OP-ED

Adding Colour to the Map

“We should be forthright and honest when we talk about the challenges that the oil and gas industry has to overcome – it’s the only way we’ll make proper progress,” said the Minister.

The National Yemen met with Mr. Al-Aidarous, the Minister of Oil & Minerals after he announced the sale of three hydrocarbon blocks earlier last week. He seemed upbeat about the prospects of the conference which will be taking place this week on the 17th and 18th October.

“We expect considerable progress from the conference, including the tenders of many hydrocarbon blocks for exploration and mineral investment opportunities, which will happen against the backdrop of the conference,” he said.

The conference event organizers revealed to the National Yemen that a number of private meetings between investors and government officials had been arranged.

Despite the promising preliminaries to the 3rd International Oil, Gas & Minerals conference, the minister was keen to use his brief time with us more effectively than simply praising the conference.

“My immediate priority is to build up our picture of Yemen’s natural resource reserves – it’s only partial at the moment, but with more investment, newer technologies, we can add more colours to the map,” he said brightly.

It is apparent as to why this is a priority – Yemen’s total oil and gas reserves is a number of great political salience, and not just a sum to gloss over in an investor’s information pack. Much of the doomsday reportage about Yemen usually includes a section on the depleting oil reserves the country is using to fund itself.

However, much of these think-tank reports, which exploit the fact that Yemen is due to exhaust its proven oil supplies in the coming decade, are short-sighted. Only a fraction of Yemen’s geographic underbelly have been properly explored, and the country has not yet promoted its vast offshore hydrocarbon blocks.

The need to ‘add colours to the map’ is highlighted by the fact that many colours on the exploration map are fading. Many prior exploratory operations did not penetrate many of the geological layers of the sedentary basins in which oil is found, and many more used technology which is now quite out-dated.

Even one big discovery, which many industry experts believe more than plausible, would dramatically change the sobering sense of realism which observers usually regard Yemen’s future with.

The country, however, lacks part of the infrastructure and the associated capital funds to conduct comprehensive oil exploration, which is why the government is reliant on investment.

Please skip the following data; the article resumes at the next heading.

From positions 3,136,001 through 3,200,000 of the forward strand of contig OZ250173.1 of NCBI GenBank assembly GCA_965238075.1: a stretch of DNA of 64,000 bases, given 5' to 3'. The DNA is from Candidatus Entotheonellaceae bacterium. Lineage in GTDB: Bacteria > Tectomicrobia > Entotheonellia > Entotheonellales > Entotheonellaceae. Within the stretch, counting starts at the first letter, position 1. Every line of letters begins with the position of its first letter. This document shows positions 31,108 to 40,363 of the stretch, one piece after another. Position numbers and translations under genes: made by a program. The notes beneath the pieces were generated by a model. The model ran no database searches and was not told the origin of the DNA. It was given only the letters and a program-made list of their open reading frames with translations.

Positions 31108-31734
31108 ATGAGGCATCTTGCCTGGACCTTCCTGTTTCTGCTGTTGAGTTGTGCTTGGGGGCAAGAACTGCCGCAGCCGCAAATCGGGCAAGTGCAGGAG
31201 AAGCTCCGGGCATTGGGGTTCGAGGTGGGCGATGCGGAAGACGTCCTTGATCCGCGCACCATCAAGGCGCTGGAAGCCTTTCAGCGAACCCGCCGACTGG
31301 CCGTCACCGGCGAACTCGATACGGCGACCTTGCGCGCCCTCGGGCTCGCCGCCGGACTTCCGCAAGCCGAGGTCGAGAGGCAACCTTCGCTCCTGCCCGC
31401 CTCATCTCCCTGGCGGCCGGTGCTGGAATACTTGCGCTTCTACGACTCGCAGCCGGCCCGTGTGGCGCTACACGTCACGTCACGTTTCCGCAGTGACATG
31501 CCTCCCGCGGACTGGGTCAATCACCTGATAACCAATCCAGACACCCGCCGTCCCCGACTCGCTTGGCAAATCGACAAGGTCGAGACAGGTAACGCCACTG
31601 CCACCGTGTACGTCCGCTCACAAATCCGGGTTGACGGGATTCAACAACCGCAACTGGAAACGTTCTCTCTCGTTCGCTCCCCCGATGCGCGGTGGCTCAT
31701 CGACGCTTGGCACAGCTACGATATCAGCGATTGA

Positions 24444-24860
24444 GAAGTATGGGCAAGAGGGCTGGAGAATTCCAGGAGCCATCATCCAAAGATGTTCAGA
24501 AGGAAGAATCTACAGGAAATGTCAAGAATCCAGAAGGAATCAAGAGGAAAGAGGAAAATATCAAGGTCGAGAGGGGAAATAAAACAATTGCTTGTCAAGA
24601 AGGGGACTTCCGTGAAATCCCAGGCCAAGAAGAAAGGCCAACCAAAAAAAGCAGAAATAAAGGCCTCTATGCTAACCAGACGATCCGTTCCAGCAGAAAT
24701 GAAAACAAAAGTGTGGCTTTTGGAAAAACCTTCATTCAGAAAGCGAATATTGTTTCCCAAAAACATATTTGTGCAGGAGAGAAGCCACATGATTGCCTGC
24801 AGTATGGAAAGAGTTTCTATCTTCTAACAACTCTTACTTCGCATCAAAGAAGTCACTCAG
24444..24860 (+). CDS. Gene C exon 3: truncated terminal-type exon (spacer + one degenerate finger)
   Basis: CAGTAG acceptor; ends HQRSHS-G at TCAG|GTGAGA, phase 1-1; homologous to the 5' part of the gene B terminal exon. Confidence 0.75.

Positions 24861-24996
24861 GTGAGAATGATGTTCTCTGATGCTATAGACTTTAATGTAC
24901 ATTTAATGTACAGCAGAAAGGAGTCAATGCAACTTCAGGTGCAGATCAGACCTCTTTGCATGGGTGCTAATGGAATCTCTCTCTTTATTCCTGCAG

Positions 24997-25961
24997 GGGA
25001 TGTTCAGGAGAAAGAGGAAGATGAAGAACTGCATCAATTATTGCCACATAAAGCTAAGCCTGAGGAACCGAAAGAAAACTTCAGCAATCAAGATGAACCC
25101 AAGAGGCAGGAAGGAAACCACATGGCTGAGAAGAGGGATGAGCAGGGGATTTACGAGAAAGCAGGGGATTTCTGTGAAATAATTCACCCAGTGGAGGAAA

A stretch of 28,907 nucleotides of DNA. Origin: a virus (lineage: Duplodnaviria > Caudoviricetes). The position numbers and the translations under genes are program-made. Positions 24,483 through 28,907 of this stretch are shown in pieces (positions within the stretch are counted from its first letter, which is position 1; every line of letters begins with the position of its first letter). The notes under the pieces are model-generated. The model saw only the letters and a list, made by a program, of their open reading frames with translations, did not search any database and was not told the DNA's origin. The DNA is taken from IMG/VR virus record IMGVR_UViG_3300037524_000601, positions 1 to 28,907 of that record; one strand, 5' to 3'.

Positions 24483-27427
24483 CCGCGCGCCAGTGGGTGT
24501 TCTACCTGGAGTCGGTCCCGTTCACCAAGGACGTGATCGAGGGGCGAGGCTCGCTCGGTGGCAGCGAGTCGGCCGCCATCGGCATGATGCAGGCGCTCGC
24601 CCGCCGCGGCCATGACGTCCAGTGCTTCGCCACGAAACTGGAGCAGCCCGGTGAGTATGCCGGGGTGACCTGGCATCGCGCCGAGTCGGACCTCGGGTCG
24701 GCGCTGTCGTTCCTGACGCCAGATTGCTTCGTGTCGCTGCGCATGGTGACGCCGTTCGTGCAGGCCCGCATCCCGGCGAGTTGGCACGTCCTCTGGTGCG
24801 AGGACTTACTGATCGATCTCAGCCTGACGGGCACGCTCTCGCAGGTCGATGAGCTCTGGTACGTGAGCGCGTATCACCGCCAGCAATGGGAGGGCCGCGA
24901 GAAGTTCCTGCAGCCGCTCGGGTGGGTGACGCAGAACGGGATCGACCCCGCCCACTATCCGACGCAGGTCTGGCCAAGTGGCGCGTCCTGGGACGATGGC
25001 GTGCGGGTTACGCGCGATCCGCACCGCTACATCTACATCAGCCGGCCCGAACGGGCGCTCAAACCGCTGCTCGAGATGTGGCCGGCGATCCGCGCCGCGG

Mr. Al-Aidarous and the rest of the Ministry of Oil & Minerals are endeavouring to overcome many other issues which are relevant beyond the remit of the oil and gas industry.

Mr. Al-Mutawakkel, the general director of ‘Yemenization’ for instance has institutionalized the concept that the booming energy industry here can, and must, be utilized as a vehicle to train much-needed cadres of technically skilled Yemenis to international standards and to nurture Yemeni professionals with multi-national management experience, to later become captains of industry in Yemen.

It is, nonetheless, an uphill battle. “Yemen is relatively new to oil,” the Minister said. “The industry really only took off in post-unification Yemen, so that’s only the last two decades or so.” The gas industry took off even later.

It is no surprise that the industry is suffering some teething problems. At the same time, however, it is spear-heading some creative solutions within and outside the industry.

The ministry decided that as a part of new agreements with oil operators, that producing companies utilize by-product gases. Usually such gases are simply ‘flared’ (burnt), and form the distinctive flames people associate with oil installations. The ministry, however, decided that they should be used for local power generation, to help alleviate strains on Yemen’s electricity net.

Mr. Al-Aidarous spoke of deeper problems which lay in the current set up. These frustrating problems, he said, “means that I, and my successors, would simply be walking in circles if the nature of the oil industry was not markedly transformed – something I have personally become determined to change.”

The minister went on to outline his tripartite solution.

The first step is to have strategic foresight for the industry, that is, to develop a long term development strategy instead of simply reacting to the evolving situation.

The second was to modernize and optimize the legal framework which the industry operates in – something he feels is cumbersome in the modern climate, and simply not as mutually beneficial as it could be, for both investor and Yemen.

Lastly, he advocated a full stream-lining and restructuring of the ministry.

The interview ended there, with the minister whisked away to sign documents and shake hands with delegations of the oil companies who had secured exploration rights for the three hydrocarbon blocks, whilst I was left staring at a hydrocarbon block map of Yemen which had just been shaded with new company logos. The new colours were an auspicious sign.